NEW YORK — When James Conlon steps on to the podium Friday night to conduct the Chicago Symphony Orchestra, it will mark his emergence as a major player on the American classical music scene. After spending nearly two decades in Europe, Mr. Conlon is assuming a new role as the music director of the Ravinia Festival, the orchestra's summer home.
"I had never planned to stay that long. It just worked out that way. I kept going - from Rotterdam, to Cologne, to Paris." He adds, "I had ignored America for 20 years. And you can't do that. It's just too important."
More recently, Placido Domingo, artistic director of the Los Angeles Opera, successfully urged Maestro Conlon to accept the position of music director of that company, effective September 2006.
The Ravinia Festival is now the oldest outdoor summer music festival in the country, established in 1904 in Highland Park just outside Chicago. It is home to music and musicians from all walks of performance life, from classical luminaries to rock bands and dance troupes. It also hosts special events such as this year's concert performance of Stephen Sondheim's early musical, "Anyone Can Whistle," with Patti Lupone. Still, the focal point is the six-week residency of the Chicago Symphony.
At Ravinia, Conlon's first concert features works by Viktor Ullmann and Gustav Mahler. The Mahler kicks off a cycle in which all nine symphonies will be performed in numerical order over the next few seasons. Also starting this summer is a complete Sunday-afternoon Mozart piano-concerto cycle.
The attention to Ullmann's work is part of a greater project for Conlon. He wants to highlight the hundreds of works banned by the Nazis and labeled Entartete Musik, or "Degenerate Music." The maestro plans to feature a different such composer each summer in a series called "Breaking the Silence."
Conlon's love of this repertoire began when he first explored the major works of Zemlinsky during his Cologne years - performances that were recorded by EMI. As he was doing research, he began discovering names of unfamiliar and unknown composers and delved into their work.
"There's an assumption ... in our métier, that if you don't know a name of a composer, he can't be good," says Conlon. "We believe we know the history of ... 20th-century music and that the natural processes - Darwinian if you want - have selected out the important pieces. I now say it wasn't just Darwin."
He goes on to explain that during the Nazi years, "a period of political suppression the likes of which has rarely been experienced in the civilized world," composers and their works were systematically eliminated. After the war, the one composer giant who survived was Arnold Schoenberg, the father of serial composition. "The orthodoxy and the dogmatism of Schoenberg's followers was so strong after the war that if you did not write music like Schoenberg, you were not considered serious."
Now, some 50 years later, the world is ready to look at those missing years, and with the help of a conductor as renowned as Conlon, these composers are entering the musical mainstream.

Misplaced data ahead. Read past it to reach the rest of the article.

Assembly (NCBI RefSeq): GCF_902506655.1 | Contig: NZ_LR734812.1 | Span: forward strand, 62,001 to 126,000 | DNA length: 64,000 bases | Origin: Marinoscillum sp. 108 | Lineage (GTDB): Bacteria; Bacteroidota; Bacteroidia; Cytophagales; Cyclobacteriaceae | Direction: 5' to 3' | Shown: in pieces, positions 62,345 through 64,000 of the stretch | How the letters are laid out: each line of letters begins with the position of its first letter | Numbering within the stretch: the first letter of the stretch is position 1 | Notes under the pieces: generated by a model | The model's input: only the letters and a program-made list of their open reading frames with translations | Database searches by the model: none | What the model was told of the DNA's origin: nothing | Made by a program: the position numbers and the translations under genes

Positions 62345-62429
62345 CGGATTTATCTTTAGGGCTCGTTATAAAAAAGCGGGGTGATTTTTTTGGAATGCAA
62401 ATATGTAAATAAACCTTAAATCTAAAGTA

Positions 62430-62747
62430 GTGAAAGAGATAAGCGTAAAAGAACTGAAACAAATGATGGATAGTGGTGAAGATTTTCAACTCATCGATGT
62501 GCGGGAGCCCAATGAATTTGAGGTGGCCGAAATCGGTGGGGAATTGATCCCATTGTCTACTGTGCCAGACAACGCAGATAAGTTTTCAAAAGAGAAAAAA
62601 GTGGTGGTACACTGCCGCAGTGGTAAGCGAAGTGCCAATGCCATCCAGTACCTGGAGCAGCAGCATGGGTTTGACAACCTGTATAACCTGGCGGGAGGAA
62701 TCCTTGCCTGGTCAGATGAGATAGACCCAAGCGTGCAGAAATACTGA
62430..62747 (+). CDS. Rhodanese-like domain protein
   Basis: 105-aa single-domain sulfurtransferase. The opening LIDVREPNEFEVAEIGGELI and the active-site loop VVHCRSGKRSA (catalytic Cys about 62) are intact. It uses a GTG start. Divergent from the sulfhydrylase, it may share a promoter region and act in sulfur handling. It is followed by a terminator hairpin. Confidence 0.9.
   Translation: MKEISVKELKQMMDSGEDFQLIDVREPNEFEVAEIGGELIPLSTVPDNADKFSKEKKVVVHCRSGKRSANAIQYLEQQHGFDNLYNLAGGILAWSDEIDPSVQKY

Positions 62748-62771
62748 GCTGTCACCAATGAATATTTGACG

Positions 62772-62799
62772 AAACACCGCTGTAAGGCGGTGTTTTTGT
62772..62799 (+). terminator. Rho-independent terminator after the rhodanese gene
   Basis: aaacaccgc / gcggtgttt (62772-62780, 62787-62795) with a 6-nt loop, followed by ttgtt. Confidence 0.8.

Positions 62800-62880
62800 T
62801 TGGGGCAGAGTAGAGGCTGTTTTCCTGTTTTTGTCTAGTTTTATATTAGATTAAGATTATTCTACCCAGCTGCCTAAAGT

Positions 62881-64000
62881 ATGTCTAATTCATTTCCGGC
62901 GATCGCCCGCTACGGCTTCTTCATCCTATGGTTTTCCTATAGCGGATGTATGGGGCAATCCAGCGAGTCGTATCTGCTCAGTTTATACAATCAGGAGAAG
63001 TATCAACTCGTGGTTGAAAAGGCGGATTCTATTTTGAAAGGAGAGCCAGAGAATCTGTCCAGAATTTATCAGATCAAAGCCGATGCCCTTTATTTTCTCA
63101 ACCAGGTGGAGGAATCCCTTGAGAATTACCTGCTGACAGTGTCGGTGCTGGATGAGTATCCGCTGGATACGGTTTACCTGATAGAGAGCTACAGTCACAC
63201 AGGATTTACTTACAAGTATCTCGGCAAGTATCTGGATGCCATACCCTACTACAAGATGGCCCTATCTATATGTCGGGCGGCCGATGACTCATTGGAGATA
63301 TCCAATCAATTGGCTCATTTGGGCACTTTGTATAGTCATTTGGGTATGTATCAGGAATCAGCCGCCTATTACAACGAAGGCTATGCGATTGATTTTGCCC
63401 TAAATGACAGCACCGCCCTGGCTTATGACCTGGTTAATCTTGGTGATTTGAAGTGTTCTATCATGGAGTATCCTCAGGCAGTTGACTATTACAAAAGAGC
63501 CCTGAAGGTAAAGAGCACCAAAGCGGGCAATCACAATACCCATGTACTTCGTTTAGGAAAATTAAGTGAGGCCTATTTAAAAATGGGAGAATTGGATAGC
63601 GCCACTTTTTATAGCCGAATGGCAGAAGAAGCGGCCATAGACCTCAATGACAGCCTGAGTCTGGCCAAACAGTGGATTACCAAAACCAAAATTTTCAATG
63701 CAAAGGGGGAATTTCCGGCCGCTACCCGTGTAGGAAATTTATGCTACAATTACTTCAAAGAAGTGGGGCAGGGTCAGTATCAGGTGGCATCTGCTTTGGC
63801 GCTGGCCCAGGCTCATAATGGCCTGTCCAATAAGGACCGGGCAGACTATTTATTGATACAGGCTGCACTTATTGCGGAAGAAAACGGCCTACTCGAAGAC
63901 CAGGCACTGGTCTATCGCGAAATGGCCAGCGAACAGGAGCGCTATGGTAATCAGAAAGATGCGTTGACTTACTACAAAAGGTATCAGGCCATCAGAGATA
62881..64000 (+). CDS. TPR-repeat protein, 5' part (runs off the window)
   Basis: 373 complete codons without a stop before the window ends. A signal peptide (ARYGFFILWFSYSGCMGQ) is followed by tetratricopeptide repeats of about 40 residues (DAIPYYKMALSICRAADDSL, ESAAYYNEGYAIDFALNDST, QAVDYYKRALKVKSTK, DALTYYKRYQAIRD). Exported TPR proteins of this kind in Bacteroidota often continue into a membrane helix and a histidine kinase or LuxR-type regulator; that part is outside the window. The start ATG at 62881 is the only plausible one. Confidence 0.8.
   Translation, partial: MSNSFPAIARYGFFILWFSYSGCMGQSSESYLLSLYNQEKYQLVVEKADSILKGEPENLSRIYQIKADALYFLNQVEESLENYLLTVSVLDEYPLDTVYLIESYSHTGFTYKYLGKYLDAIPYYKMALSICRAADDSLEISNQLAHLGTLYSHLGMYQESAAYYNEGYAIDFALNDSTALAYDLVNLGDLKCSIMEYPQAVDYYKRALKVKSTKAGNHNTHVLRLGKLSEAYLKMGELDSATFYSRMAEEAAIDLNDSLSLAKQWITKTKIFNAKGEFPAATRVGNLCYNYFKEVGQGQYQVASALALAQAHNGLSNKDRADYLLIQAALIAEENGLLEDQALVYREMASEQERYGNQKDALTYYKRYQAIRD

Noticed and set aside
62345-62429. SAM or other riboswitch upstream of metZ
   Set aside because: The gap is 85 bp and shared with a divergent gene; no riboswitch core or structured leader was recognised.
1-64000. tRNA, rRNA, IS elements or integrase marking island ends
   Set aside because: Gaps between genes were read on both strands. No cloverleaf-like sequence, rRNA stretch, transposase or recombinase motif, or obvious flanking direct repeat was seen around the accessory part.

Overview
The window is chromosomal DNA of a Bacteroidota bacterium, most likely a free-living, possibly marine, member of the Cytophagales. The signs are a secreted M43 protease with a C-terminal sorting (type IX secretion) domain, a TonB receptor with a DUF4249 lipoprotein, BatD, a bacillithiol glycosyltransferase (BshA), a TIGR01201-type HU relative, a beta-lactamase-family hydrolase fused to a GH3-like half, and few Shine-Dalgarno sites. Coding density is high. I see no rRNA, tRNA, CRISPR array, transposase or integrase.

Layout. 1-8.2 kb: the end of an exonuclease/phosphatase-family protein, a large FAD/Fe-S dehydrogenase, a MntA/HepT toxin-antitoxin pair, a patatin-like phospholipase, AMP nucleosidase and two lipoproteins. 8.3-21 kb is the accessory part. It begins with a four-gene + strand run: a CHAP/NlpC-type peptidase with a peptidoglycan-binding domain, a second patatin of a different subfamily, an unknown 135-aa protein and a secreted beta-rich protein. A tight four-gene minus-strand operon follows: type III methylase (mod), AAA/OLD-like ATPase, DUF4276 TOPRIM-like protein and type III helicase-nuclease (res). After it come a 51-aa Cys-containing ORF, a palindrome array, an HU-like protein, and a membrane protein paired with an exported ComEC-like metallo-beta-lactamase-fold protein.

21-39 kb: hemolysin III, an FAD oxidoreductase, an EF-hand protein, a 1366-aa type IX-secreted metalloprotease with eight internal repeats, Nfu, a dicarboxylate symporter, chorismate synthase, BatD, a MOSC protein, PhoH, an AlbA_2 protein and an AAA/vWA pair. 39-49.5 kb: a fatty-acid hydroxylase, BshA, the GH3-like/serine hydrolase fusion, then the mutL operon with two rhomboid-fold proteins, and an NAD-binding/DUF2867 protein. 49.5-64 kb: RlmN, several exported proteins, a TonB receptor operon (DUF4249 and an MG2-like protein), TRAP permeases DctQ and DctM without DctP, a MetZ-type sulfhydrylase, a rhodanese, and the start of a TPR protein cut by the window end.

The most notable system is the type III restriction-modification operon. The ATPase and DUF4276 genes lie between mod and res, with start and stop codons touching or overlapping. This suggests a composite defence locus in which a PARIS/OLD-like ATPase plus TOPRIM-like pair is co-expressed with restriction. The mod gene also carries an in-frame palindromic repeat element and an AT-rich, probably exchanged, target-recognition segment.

Clearly, it's an ambitious schedule, but then the Chicago Symphony residency at Ravinia has always featured an array of repertoire in a relatively short amount of time, which of course means limited rehearsal time for each program.
"I have had an uninterrupted relationship with Ravinia since 1977. I don't think of it as a paucity of rehearsal time, I just think of it as a very exciting opportunity to work very smart; have your wits about you," he says. "They're a great orchestra; you can light the place up in a short time if you have to."
Conlon has always been one to step up to a challenge. He cut his professional teeth with various symphony orchestras, as well as the Cincinnati May Festival (a post he assumed in 1979 and still holds), and the Metropolitan Opera. Then in 1983, Rotterdam Philharmonic in the Netherlands invited the young conductor, essentially unknown in Europe at the time, to become its music director. [Editor's note: The original version incorrectly placed Rotterdam in Germany.]
He moved to Cologne in 1989 and became general music director for the entire city - including the Gürzenich Orchestra/Cologne Philharmonic and the Cologne Opera, the first time in 45 years anyone had held that all-encompassing title. As he explains, it was "an extremely difficult job, full of responsibility."
The work was nonstop: orchestra in the morning, opera at night, and rehearsals in between. "The Germans have an extraordinary sense of the value of their own culture, and by living with it day in and day out, and talking about it and discussing it, and confronting it and being confronted by it ... I learned more in that time than I think I learned anywhere else."
Conlon moved to Paris in 1995 during a major crisis at the Opéra. He was a stabilizing presence who rapidly became an integral part of the Opéra.
"My job there was to defend the musical values and to make sure that the musical functioning of the house was as high as possible," he says.
He left behind a rejuvenated opera orchestra that ranks among the finest in the world.
And now he begins his Ravinia tenure. Not surprisingly, the conversation comes back to "Breaking the Silence." "My belief and my conviction is that if enough musicians who believe in this music will perform it, I believe that the enormous power and the ethos of that era - which is something very, very special - will emerge," he says. "It has to be brought into the repertory because that's how classical music lives, by performance, by repeated hearings."